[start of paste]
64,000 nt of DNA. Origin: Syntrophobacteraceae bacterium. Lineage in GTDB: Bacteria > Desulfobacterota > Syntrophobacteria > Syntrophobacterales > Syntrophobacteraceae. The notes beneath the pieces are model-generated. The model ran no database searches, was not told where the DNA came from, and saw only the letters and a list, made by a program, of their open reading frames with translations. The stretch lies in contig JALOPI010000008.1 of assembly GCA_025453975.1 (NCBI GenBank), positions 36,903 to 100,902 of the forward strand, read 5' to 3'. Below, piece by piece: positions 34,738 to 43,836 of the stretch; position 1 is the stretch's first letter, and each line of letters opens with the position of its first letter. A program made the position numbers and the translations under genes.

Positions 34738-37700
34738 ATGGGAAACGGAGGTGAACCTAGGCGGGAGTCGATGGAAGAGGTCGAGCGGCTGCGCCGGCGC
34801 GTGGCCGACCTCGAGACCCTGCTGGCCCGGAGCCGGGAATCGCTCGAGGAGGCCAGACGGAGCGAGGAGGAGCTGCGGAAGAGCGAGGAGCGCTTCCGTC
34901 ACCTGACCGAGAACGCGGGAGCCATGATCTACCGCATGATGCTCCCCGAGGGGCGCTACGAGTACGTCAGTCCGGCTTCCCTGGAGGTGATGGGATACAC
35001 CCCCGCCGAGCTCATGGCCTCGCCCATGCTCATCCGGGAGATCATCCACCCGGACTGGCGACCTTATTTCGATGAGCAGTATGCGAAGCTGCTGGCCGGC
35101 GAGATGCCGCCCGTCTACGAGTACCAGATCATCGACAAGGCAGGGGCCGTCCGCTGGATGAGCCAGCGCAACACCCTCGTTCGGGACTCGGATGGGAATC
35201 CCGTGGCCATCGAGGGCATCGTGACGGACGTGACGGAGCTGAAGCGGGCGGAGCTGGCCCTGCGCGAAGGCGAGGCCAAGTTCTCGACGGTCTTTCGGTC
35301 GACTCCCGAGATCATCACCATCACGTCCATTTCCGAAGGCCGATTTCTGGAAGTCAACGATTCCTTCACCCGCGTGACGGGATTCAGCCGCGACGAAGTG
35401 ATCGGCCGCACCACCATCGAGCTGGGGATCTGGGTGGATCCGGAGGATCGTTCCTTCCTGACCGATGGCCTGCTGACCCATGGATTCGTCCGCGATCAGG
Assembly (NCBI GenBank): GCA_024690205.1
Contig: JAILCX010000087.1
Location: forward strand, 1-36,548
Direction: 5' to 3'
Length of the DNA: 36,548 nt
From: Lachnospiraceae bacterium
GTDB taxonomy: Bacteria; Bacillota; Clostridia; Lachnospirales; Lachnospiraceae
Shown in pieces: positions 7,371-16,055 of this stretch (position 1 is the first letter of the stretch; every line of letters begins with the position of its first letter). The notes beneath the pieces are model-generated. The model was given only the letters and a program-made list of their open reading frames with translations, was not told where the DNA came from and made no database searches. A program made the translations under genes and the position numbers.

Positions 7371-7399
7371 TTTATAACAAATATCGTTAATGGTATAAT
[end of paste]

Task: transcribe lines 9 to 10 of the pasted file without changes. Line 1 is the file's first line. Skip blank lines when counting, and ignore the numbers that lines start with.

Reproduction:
35301 GACTCCCGAGATCATCACCATCACGTCCATTTCCGAAGGCCGATTTCTGGAAGTCAACGATTCCTTCACCCGCGTGACGGGATTCAGCCGCGACGAAGTG
35401 ATCGGCCGCACCACCATCGAGCTGGGGATCTGGGTGGATCCGGAGGATCGTTCCTTCCTGACCGATGGCCTGCTGACCCATGGATTCGTCCGCGATCAGG